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This summer has been a completely different experience all together. We’ve had long stretches of sunny days and – quell surprise – warm nights. I can’t remember ever being able to step outside after 8 PM in just a t-shirt here, but in the last several weeks I’ve donned short sleeves outdoors in the evening more than a few times. Mountaineering Man and I have been sleeping on top of the duvet for the last month or so, and we’re both sporting tans – REAL tans (not that either of us would ever get fake tan, sorry but I haven’t bought into that Irish obsession nor will I ever!).

We’ve even gotten out for a couple of picnics and barefoot walks on the beach, which I realise for my friends in LA is typical summer behaviour but for us is a real treat. That said we’re also experiencing the downside of having warm weather in a country that is not at all prepared for it; neither of our cars has air conditioning (it’s not a standard feature here). The other day I experienced that brain-melting, so-hot-you-can-almost-see-the-heatwaves moment after getting into my car, which had been parked out in the sun all day. I couldn’t open my windows fast enough.

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For the first year I lived in Ireland, I mainly worked from home. While I loved the freedom (making my own schedule, staying in my PJs, etc.) it wasn’t the best way to socialise myself in a new country.

Though I had a small group of friends in Drogheda (where I lived back when I first came here), I was starting to feel pretty lonely working at my dining room table most days with little to no interaction with other human beings. It was so depressing that at one point, I was putting on makeup and getting excited about a trip to Tesco for milk and eggs. At least I could talk to someone, even if the interaction was limited to a 3-minute chat with the check-out lady.

After relocating to Dublin and moving in with Mountaineering Man, I took a job at a digital creative agency in town. As with most agencies, the hours were long which meant that I spent more time with my 50-odd colleagues than I did with MM or anyone else in my personal life.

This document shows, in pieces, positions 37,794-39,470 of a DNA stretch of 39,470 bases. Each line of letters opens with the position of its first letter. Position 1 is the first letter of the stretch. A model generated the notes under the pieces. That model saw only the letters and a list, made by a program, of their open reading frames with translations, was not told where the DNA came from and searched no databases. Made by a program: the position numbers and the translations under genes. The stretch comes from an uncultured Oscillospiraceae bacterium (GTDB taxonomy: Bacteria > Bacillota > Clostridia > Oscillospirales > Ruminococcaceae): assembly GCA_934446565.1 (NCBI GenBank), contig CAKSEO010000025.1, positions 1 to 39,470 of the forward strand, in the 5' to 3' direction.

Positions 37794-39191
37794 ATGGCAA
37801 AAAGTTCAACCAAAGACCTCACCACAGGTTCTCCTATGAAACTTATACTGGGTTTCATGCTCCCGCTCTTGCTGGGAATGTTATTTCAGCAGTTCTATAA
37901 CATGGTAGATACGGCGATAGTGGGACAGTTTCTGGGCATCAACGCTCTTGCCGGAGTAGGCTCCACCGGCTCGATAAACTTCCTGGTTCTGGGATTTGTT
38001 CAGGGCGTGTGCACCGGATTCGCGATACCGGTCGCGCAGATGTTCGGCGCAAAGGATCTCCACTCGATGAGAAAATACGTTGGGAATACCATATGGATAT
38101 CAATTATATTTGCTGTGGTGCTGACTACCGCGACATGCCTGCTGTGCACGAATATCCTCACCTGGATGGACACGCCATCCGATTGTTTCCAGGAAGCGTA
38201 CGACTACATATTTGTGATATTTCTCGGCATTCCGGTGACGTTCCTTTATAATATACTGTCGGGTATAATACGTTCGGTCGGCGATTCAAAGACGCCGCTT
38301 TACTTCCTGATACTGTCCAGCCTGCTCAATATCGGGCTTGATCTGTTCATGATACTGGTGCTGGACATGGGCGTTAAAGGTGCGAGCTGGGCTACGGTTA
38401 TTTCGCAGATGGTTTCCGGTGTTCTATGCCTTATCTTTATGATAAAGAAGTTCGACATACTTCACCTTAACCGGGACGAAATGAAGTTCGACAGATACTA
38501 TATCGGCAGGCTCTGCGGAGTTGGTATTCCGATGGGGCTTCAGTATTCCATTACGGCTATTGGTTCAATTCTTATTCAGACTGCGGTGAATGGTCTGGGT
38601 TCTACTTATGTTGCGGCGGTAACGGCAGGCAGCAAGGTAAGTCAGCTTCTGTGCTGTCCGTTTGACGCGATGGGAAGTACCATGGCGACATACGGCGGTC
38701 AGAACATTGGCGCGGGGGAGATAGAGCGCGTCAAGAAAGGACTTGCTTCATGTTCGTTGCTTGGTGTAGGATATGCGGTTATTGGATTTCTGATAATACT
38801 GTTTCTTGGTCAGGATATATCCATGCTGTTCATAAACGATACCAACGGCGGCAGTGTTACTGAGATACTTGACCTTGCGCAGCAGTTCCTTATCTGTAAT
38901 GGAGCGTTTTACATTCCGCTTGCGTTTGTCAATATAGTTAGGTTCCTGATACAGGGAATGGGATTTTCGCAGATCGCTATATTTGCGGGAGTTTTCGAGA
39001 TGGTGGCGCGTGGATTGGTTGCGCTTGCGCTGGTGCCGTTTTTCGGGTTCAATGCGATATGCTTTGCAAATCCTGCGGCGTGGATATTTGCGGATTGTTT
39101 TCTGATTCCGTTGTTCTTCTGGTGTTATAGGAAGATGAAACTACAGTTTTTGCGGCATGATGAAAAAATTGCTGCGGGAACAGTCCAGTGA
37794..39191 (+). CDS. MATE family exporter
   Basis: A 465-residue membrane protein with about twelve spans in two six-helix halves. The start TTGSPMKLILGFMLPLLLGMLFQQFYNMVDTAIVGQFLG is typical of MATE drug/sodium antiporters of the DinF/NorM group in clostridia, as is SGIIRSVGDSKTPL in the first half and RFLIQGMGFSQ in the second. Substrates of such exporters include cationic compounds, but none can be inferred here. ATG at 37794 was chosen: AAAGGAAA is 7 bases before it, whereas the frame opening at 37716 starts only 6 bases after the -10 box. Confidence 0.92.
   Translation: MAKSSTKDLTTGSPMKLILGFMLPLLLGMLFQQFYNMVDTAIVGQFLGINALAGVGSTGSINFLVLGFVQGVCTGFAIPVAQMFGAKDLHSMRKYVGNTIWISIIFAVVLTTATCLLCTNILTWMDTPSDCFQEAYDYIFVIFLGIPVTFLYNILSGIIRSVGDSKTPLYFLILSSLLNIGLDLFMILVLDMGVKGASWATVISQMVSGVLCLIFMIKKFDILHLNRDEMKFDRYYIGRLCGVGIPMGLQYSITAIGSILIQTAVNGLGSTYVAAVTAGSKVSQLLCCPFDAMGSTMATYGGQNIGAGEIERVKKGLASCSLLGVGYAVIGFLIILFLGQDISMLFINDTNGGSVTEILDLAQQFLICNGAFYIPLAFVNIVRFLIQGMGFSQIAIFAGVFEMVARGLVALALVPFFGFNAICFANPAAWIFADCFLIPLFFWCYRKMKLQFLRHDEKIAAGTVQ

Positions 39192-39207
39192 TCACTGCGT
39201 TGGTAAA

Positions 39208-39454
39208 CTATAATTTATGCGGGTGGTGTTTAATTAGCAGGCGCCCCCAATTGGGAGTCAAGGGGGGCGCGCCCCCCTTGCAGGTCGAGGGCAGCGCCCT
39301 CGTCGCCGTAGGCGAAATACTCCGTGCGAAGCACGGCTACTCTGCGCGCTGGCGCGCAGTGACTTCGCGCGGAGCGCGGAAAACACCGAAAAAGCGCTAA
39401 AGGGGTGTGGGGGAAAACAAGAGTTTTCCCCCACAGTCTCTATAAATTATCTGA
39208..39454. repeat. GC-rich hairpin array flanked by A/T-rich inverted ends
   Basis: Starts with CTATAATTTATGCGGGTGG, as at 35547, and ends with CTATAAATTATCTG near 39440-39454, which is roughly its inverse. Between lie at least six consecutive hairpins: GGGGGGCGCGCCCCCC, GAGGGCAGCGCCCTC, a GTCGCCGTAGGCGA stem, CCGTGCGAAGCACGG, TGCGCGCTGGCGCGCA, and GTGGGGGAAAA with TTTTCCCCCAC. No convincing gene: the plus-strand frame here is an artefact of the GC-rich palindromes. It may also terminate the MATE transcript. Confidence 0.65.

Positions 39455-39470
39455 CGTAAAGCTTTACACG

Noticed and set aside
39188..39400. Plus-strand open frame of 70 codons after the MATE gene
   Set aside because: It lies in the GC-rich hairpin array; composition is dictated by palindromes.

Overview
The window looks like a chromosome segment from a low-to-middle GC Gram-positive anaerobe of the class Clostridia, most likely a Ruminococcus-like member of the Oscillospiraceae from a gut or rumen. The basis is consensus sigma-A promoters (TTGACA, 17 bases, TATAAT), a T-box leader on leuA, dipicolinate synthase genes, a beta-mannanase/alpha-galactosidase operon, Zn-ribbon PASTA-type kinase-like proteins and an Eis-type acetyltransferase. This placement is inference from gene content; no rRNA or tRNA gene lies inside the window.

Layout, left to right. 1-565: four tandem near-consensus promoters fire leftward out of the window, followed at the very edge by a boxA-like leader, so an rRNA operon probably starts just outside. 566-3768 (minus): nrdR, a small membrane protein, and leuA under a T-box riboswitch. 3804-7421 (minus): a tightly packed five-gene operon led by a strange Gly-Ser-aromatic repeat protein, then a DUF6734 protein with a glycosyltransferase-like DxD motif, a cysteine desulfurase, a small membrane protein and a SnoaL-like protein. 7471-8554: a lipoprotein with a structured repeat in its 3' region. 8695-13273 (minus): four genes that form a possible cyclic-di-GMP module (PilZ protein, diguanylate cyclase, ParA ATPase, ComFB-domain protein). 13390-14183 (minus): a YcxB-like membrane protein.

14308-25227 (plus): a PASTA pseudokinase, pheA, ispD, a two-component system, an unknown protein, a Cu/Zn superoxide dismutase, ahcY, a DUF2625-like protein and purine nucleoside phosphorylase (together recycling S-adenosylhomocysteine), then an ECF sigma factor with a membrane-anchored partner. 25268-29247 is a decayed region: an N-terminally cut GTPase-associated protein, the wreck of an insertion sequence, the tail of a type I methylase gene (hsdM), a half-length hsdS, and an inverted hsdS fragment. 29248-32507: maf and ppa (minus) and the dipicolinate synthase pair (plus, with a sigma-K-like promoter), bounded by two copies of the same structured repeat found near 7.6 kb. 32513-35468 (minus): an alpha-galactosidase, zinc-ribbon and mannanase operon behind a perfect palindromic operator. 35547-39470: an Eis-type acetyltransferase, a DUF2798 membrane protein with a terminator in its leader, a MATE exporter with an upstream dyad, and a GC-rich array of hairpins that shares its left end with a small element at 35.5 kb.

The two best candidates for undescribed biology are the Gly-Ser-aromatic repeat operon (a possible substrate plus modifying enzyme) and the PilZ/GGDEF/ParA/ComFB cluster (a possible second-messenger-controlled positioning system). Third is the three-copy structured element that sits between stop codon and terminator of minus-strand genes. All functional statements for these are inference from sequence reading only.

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The people who really became my family there was my workgroup – the Social Media team. There were four of us for most of my time there and I was the only female in the bunch. We were a scrappy lot, and I mean that in the best way. Philip – a long-haired thrash metal rocker with a sharp wit and a thick Northern accent – welcomed me into the fold with a typed-up list of recommendations and advice. “Don’t ever, EVER eat at the Bridge Café,” he wrote, referring to the greasy spoon deli and one of the only choices for food near the office.

To this day, I’ve never eaten there – despite the fact that Philip has gone against his own advice and eats there almost DAILY now (“I was wrong about it!” he claims, though I attribute his change of heart to sheer desperation thanks to a lack of decent eateries in the Ringsend area). Philip is the master of the hilarious yet thought-provoking quip (“Some day soon, somebody is going to print a 3D printer on a 3D printer and the universe is going to implode”) – and so-bad-they’re-good jokes.

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I imagine like many people in this world, I have always dreamed of going to Paris. The outdoor cafes, the croissants, the well-dressed Parisians – as an American who grew up Los Angeles, my notions of Paris were firmly rooted in Hollywood storylines and picture postcards of the French capital.

Last weekend I finally made it there, and it was everything I dreamt of and more. It was also the first visit for Mountaineering Man so rather than try to cover the list of popular attractions we opted for a real local’s experience by renting an apartment in Montmartre (via Airbnb) and keeping the tourist traps to a minimum. The apartment was perfect: on the 6th floor with a huge deck and the most inspiring view of the Sacre Coeur, a large sitting room, well-appointed kitchen and comfortable bedroom. The place was decorated with a variety of eclectic artworks and Jean, the guy who owns the apartment, left us with a list of restaurant recommendations and local hot spots.

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For four days we lived like Parisians. In the mornings we’d walk up the stairs of Montmartre and get a café crème, orange juice and croissant or perhaps some yogurt and granola for breakfast – always al fresco so we could watch all the people go by. We’d then explore on foot and Metro trains, choosing one or two spots we wanted to visit. For me it was E Dehillerin, the now-famous shop were Julia Child frequented for her kitchen supplies. The place was buzzing with locals and tourists in search of the perfect cast iron skillet, boning knife or copper soufflé tin. The store has everything a cook could ask for but due to limited suitcase space I opted for one item: a non-stick Madeleine pan for making the popular French mini-cakes.